Roper At Sunset

Osprey in Full Flight | Beebower Productions


Like Indiana Jones, the lure of adventure gnawed at Dad. Big Bend National Park’s desolate, rough terrain dotted with cacti, stunning mountain peaks and a peaceful winding river persuaded him to hightail it south. Dad had seen some spectacular photographs of the park in a book and wasted no time. The next thing we knew, Mom, Dad and I were racing southwest to Big Bend for some exploration.

We weren’t disappointed, especially Dad. Big Bend National Park’s sweeping vistas and meandering river gave him plenty of Western and landscape photos over the next 20 years. In fact, one of Dad’s earliest adventures produced the image “Roper at Sunset”.

Dad envisioned a silhouetted, roping cowboy against the backdrop of a gorgeous, layered mountain sunset. Roping is an everyday event on ranches across America. Most of the time it looks mundane because of a cluttered, boring or distracting background. Dad wanted to make an ordinary event look spectacular.

Sunset at Big Bend’s Chisos Mountains certainly fit the bill. He’d previously scouted locations at the park and knew the South Rim would be perfect. He and the model hiked about six miles, climbing with photo and camping gear to the 2,000-foot rim.

Sure enough everything came together that evening when the rich colors burst over the mountains. Dad had his photo and enjoyed a nice evening camping on the mountain.

Dad thought everything in the photo came together nicely. He would, however, have to wait until the film was processed to actually see the results. When he finally saw the results, it was clear to him that something wasn’t quite right. Dad didn’t like the way the rope hung in the air and the cowboy’s arm placement.

In the past, the only option would have been a re-shoot, a time consuming and expensive proposition. But a novel type of software gave Dad some exciting new options photographers would come to love. Photoshop allowed him to remove the original roper from the photo and replace him with a cowboy Dad photographed in Colorado. The software also allowed Dad to add more layers of mountains in the background.

It was a brave new world in photography. His success with “Roper at Sunset” would spur Dad to use Photoshop to produce other spectacular images from Big Bend.

The Gear

Dad shot both images with his Nikon FTN camera. For the Big Bend sunset he used a Nikon 20mm lens. He photographed the cowboy with a Nikon 85mm lens. Both images were shot with available light. He used a Gitzo tripod for the sunset photo.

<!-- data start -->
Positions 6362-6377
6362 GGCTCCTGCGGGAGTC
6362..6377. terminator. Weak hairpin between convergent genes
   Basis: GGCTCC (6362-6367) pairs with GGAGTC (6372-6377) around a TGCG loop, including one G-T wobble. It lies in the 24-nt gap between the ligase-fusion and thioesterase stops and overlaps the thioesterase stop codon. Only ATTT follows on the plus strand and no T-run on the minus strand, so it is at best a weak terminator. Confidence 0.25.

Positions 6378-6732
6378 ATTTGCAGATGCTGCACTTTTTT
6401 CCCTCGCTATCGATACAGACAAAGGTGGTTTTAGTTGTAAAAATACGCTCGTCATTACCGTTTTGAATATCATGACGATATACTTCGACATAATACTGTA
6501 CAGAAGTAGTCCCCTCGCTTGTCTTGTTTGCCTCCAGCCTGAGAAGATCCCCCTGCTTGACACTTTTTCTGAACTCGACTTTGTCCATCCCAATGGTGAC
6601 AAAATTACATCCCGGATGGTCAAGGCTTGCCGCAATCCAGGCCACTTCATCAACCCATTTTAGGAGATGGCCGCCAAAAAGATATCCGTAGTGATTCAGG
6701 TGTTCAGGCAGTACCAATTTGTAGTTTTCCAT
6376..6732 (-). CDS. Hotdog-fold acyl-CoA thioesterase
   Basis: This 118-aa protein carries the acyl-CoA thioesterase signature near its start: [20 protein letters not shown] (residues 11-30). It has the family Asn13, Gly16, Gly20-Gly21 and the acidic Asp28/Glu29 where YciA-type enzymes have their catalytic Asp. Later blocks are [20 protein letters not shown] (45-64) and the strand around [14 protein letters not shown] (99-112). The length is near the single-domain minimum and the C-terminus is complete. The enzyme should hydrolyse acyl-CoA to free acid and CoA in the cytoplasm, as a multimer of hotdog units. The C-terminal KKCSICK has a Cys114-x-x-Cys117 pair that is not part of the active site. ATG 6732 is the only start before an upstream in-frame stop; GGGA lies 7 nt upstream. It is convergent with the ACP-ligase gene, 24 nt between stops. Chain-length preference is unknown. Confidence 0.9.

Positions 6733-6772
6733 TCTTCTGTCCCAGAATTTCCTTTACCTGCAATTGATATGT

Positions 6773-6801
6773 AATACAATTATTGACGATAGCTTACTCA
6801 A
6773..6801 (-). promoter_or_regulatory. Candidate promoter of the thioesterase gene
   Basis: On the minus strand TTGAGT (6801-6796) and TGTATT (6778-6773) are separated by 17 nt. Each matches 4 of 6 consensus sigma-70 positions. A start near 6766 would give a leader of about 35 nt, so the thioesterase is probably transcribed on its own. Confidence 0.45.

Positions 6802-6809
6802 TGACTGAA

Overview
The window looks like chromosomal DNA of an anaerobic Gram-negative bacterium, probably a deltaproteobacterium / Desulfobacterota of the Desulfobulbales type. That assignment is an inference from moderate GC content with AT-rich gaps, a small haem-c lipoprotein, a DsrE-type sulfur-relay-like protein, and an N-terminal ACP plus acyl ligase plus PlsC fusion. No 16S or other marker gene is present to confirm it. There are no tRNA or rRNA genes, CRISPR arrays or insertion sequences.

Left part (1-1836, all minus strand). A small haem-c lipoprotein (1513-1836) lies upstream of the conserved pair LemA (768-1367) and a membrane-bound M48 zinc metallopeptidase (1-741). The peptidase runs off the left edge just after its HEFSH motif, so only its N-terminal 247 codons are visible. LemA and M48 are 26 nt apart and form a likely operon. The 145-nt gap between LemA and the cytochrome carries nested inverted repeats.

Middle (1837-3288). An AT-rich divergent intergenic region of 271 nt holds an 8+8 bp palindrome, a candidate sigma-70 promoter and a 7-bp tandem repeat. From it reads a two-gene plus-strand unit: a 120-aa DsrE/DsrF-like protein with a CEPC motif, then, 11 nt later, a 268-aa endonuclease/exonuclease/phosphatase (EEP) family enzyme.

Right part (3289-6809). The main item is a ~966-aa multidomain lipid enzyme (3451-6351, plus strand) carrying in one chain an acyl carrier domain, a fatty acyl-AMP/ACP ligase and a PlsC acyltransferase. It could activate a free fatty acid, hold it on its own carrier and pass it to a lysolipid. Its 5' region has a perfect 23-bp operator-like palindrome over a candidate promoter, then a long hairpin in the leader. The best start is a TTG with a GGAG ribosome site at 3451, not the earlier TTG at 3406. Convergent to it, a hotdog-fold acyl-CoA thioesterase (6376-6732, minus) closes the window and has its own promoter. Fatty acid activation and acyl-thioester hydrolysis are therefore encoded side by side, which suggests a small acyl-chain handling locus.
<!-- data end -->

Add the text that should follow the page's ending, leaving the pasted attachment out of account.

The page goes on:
Technique Spotlight

For those not familiar with Adobe Photoshop, it’s a top-notch image editing software program that professional photographers use to do everything from processing a digital image to enhancing color to merging two photos. Photoshop is chock full of wonderful tools that replace and expand what we used to do in the darkroom.

Back in the dark ages there was a limit to what you could correct in the darkroom. You could darken or lighten an image. You could burn down overly bright elements or dodge to lighten up dark elements. Basic stuff. Honestly it was easier to learn to shoot it correctly than to fix it in the darkroom. So when Photoshop hit the markets in 1990 it quickly became a sensation.

To create this image Dad used multiple layers, a tool offered in Photoshop. On one layer Dad had the Big Bend sunset. On another layer he had the roping cowboy. On yet another layer he added more mountain peaks. Each of these layers functioned independently. This allowed Dad to adjust the color of the sunset image, but not the color of the cowboy. He could cut out the cowboy and never touch the sunset image.

Once he was satisfied with each individual layer, Dad merged the three photos into one image. This is a simplified explanation of the process, but you get the gist.

“Photoshop’s a real friend of artists,” Dad said. “You can make it ‘so’. It’s like you’re painting a picture. You know what you want it to look like and Photoshop helps you make it the way you know it should be.”


Fun Facts

  • The Big Bend National Park is named after the “big bend” in the Rio Grande River.
  • The park sprawls over 801,163 acres. That’s about the size of Rhode Island.
  • You can find 31 species of snakes in the park, including 4 types of rattlesnakes. You should definitely watch where you step!
  • The park is far from being a barren desert. Over 1,000 types of plants ranging from mesquite trees to agave call the park home.